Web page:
Taking survivors Social Security benefits vs. spousal benefits

Don TaylorDear Senior Living Adviser,
If I opt to collect Social Security benefits at age 62 (my own benefits) and down the road my husband passes away, can I claim the regular amount of spousal benefits from his Social Security?

He plans to claim benefits at age 66. Spousal benefits based on his work record would be more than my own benefits.

Or will the spousal benefits be reduced (because I claimed at 62 versus 66)? This is crucial because we could really use the money when I turn 62, but I hesitate to take my own reduced benefits at age 62, if by doing so I will reduce the spousal benefits I would be entitled to if he dies before me.
-- Tina Entitled

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Hero Images/Getty Images

Dear Tina,
Should your husband die before you, you will be entitled to a survivors benefit equal to his monthly Social Security benefit, which is more than the spousal benefit based on his work record.

If you are eligible for your own retirement benefits, as well as for benefits as a spouse, Social Security always pays your own benefits first. If your benefits as a spouse are higher than your own retirement benefits, you will get a combination of benefits equaling the higher spousal benefit.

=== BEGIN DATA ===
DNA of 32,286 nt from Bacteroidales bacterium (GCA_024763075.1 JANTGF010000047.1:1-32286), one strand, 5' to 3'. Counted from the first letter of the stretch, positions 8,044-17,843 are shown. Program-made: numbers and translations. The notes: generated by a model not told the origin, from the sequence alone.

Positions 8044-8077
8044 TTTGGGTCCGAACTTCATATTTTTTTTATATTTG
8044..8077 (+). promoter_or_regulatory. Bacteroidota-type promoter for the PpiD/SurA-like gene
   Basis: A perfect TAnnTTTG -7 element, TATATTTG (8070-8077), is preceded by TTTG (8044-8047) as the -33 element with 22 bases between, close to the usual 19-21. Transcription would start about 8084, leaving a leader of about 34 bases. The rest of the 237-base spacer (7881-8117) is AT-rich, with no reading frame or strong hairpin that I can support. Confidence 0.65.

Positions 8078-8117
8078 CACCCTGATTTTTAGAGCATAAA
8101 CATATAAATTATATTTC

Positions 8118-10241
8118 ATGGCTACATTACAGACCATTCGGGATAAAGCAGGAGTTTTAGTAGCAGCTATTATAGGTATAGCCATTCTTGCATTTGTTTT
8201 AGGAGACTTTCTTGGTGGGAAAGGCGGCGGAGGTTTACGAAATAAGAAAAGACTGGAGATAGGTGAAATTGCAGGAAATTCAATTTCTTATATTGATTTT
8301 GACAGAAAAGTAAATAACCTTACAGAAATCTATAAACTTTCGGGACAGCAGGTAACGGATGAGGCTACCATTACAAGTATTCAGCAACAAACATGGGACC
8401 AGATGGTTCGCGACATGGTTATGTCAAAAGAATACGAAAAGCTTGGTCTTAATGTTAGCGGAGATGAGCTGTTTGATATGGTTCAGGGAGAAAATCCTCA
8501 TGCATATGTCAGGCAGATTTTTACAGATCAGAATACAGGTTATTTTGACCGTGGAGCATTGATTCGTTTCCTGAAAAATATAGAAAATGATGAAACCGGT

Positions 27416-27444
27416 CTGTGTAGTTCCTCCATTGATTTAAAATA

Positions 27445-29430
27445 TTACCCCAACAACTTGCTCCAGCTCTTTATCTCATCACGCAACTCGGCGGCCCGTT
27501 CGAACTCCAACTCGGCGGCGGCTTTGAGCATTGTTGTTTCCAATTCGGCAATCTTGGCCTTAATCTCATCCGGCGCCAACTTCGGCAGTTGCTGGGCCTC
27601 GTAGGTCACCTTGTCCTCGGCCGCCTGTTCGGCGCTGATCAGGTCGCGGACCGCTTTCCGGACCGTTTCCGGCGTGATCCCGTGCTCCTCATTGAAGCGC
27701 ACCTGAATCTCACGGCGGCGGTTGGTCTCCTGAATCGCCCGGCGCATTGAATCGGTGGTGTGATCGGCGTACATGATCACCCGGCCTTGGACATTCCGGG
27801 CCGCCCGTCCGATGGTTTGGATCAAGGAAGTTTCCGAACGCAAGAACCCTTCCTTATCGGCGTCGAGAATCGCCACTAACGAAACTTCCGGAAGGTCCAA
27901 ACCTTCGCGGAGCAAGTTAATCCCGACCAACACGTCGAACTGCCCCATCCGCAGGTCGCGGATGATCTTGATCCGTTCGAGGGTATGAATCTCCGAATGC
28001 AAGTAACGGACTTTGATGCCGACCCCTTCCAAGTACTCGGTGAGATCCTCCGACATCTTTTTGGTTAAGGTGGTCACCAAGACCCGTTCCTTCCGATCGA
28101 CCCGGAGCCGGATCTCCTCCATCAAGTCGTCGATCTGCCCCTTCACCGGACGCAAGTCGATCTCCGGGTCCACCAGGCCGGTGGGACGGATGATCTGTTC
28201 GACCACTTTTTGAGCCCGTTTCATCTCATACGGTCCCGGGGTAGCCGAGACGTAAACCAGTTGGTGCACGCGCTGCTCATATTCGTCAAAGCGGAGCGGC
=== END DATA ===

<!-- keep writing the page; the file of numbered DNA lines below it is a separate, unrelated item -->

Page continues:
Switching to a spousal benefit

If your husband hasn't yet applied for benefits when you turn 62 and file for your benefits, that combination of benefits isn't yet relevant, and your benefits are based on your earnings record.

Switching to a spousal benefit at your full retirement age will get you an increase in benefits equal to the difference between half of his primary insurance amount and your PIA. That's because you're getting a combination of the 2 benefits. But, because you took your benefits early, you don't get your full PIA as a benefit, so the combined benefit is reduced.

How the numbers work

Here's a numerical example. Tina and Eric are age 66. Tina started her benefits early at age 62. Her PIA is $800, and Eric's PIA is $2,000. Since she filed early, Tina's monthly benefit is reduced to $600, 75%, of her PIA. Now at age 66 -- full retirement age for both of them -- Eric files for benefits, allowing Tina to file for spousal benefits. The calculation is as follows: 50% of Eric's PIA ($1,000) minus Tina's PIA ($800) equals $200.

When Tina files for spousal benefits at age 66, she will receive an additional $200 on her monthly check for a total of $800, which is less than half of Eric's PIA.

I think it is money well spent to work with a private Social Security consultant to evaluate Social Security claiming strategies, especially for couples. Social Security Solutions and Maximize My Social Security are 2 firms that do this type of consulting.


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